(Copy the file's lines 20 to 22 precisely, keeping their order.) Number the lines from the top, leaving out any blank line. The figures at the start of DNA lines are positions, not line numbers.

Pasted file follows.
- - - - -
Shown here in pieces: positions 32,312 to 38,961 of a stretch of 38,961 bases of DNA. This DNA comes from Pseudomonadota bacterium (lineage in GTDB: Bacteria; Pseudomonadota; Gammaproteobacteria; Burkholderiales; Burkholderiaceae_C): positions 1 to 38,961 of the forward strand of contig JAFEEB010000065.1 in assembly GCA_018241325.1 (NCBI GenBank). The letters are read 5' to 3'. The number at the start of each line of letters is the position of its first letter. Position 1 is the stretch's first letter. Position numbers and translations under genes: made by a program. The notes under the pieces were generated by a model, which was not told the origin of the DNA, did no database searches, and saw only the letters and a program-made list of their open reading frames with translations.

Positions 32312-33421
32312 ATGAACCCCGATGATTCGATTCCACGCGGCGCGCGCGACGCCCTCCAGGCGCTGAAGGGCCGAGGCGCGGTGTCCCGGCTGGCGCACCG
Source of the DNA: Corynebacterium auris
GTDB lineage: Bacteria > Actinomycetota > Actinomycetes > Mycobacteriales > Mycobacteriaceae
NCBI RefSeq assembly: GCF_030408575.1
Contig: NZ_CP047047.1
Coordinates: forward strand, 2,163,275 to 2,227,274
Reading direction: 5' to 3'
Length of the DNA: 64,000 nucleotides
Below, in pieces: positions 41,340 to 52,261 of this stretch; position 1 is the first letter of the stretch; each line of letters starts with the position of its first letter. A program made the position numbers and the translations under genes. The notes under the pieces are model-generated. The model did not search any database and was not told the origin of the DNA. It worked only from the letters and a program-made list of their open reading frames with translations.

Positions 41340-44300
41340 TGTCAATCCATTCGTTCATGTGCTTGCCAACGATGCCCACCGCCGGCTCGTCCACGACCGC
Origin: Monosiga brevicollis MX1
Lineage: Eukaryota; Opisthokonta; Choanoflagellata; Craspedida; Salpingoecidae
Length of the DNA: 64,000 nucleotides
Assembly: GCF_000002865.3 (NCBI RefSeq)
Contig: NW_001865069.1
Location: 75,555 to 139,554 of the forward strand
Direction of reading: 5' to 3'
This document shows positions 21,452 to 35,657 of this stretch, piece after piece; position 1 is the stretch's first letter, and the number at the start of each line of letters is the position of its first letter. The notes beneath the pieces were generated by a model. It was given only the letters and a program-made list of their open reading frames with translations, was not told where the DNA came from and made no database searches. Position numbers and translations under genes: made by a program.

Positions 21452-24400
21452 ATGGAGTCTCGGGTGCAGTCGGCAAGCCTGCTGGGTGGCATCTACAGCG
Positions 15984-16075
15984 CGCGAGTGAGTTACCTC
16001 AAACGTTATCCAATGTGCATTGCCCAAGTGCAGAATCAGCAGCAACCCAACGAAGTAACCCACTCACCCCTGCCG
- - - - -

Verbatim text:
Direction of reading: 5' to 3'
This document shows positions 21,452 to 35,657 of this stretch, piece after piece; position 1 is the stretch's first letter, and the number at the start of each line of letters is the position of its first letter. The notes beneath the pieces were generated by a model. It was given only the letters and a program-made list of their open reading frames with translations, was not told where the DNA came from and made no database searches. Position numbers and translations under genes: made by a program.

Positions 21452-24400